Q&A: Screenwriter and Director Frank Tremblay

Q&A: Screenwriter and Director Frank Tremblay

A two-time Pipeline finalist (Film Pipeline Short Film and Script Pipeline Screenwriting), Frank Tremblay is adapting his screenplay Sudden Dead into a comic series, writing for a Canadian TV series, and pushing his directing career forward.

With your horror/comedy Sudden Dead, we knew early on it was something unique as far as its visual storytelling, hence why it placed as a Script Pipeline Screenwriting finalist. But what made you decide to say, “well, screw it, I’m gonna make this one scene animated because X,” and these other twists in execution?

That sort of swing-for-the-fences approach doesn’t always work either. Why did you feel it might here?

It's exactly what I told myself: screw it. Most liberties taken with that script were the result of instinct and just doing it for fun. Zero expectations, zero effs given. The visual storytelling and cinematic nature of the writing simply came from a place of wanting to direct this, but when I was first done with it, it was a 30-page short, not a feature. When I typed "Fade Out," I felt like I had written something unproducable as far as shorts go. It had special effects, action, zombies, animation, stunts ... and it was 30 pages. I didn't particularly feel like it was a swing-for-the-fences as much as it was just hitting baseballs for fun in my backyard. I did it for me.

I shared it with a few filmmaking peers in the hopes that the fun I had while writing it would perspire through their reading of it, and that they would have fun, too. And they did. It was only a bit later that someone suggested this could have real legs for a feature.

I’ve read a lot of screenwriters over the years, but don’t see a ton coming out of Montreal, your hometown. Toronto, yes. Vancouver, yes. Strangely, randomly, Saskatchewan. But rarely Montreal. What makes your corner of Canada different from other parts of the country and their respective filmmaking and screenwriting communities? Has that media environment affected the types of stories you write?

The biggest difference between these major Canadian city centers is that Montreal is part of the only province where the official language is French. Most of the filmmaking and television that goes on in the Quebec province is French. In terms of the media environment affecting the types of stories we write, I think being French-Canadians, there's definitely an element of feeling like outsiders even if we're part of North America, and an initial language barrier. But like many Canadians, I grew up with Hollywood influences, even if they were dubbed. The means of promotion and distribution of the Hollywood machine are so strong that it was a big part of the cultural diet growing up.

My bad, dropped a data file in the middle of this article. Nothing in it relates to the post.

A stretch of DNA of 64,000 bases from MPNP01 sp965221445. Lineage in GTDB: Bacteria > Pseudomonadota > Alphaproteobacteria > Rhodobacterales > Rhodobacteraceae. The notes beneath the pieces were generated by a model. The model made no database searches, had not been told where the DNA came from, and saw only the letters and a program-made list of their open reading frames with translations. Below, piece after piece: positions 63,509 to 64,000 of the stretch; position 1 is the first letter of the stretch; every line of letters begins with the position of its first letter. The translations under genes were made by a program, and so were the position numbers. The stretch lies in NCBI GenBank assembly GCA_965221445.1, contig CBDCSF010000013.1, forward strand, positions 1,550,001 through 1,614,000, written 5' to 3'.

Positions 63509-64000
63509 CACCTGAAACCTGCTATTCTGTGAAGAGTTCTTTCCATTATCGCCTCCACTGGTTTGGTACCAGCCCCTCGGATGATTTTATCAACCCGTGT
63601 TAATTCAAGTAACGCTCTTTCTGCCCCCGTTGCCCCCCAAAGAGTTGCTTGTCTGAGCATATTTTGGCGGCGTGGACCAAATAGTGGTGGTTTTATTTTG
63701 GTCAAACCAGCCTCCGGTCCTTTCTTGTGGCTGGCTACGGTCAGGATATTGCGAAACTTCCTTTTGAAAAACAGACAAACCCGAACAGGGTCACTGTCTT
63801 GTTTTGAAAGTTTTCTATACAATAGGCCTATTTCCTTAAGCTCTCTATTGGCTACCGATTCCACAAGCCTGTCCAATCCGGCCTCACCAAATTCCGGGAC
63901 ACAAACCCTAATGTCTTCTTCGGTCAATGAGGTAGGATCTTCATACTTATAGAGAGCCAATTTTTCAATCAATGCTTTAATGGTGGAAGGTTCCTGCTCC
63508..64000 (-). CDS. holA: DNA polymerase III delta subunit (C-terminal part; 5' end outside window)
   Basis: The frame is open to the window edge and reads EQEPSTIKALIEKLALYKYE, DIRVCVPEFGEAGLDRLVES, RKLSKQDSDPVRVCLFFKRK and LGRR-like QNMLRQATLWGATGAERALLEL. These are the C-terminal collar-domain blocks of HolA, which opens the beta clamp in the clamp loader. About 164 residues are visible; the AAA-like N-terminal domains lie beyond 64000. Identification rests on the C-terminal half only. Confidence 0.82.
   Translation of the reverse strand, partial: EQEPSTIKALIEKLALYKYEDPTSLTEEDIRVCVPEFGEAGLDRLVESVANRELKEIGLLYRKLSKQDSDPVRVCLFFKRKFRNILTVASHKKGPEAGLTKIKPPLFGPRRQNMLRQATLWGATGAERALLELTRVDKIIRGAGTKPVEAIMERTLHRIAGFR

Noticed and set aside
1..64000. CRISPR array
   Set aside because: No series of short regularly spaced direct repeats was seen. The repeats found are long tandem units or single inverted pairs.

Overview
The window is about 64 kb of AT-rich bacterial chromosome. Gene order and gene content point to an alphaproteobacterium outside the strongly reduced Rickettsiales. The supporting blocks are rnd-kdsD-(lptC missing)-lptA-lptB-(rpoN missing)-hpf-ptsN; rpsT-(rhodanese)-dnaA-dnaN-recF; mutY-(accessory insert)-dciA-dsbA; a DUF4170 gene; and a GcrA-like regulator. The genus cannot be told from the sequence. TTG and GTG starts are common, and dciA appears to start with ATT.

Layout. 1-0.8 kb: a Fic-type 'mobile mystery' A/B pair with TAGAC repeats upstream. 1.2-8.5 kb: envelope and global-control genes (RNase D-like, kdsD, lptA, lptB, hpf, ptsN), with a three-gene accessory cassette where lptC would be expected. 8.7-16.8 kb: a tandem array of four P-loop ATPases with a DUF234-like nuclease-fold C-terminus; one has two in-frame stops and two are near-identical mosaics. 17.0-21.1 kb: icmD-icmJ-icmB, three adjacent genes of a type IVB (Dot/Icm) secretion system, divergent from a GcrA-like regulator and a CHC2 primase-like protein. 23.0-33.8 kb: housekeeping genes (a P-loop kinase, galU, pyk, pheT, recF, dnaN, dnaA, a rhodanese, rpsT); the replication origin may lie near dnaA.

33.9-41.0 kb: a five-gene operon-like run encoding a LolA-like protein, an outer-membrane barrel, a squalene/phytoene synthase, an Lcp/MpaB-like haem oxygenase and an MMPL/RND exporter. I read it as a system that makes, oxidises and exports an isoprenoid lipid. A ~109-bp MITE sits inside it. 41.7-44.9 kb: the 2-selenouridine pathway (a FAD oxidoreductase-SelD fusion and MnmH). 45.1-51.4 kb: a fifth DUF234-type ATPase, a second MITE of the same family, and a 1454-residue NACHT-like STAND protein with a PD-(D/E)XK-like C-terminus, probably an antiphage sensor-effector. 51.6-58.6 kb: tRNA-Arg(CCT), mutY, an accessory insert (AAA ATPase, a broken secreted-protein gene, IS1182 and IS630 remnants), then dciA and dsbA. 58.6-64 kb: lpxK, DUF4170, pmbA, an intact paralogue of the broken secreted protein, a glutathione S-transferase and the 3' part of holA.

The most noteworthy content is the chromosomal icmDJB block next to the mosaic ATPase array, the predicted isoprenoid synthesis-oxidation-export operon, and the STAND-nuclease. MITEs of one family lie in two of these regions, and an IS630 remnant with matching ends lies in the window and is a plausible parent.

We spoke about this before, and I’m always curious about how governments outside America support the arts. Are the barriers in getting a film made in Canada easier or more difficult compared to the U.S.? What are some of the differences, culturally or politically or otherwise, between us that you see?

In every film ecosystem, there are always pros and cons. Up here, we are lucky to benefit from government/public funding for the arts and to fund our films. But there are far more applicants than the number of available slots for funding. So it can take a while—years—to get something greenlit.

You also have to meet certain requirements and criteria in terms of experience if you apply for certain grants. You couldn't, for example, just apply for feature funding if you haven't done anything before. You have to fit that funding body's definition of someone deemed qualified in their eyes. In Hollywood, you could sell a spec and get it made even if you don't have any previous credited work. Additionally, there are only a handful of funding bodies, and if you get a definitive no from one of them, especially on the feature side, it becomes very unlikely you'll get your movie greenlit. Meanwhile, in Hollywood, you could get 99 no's but one yes and your project might see the light of day.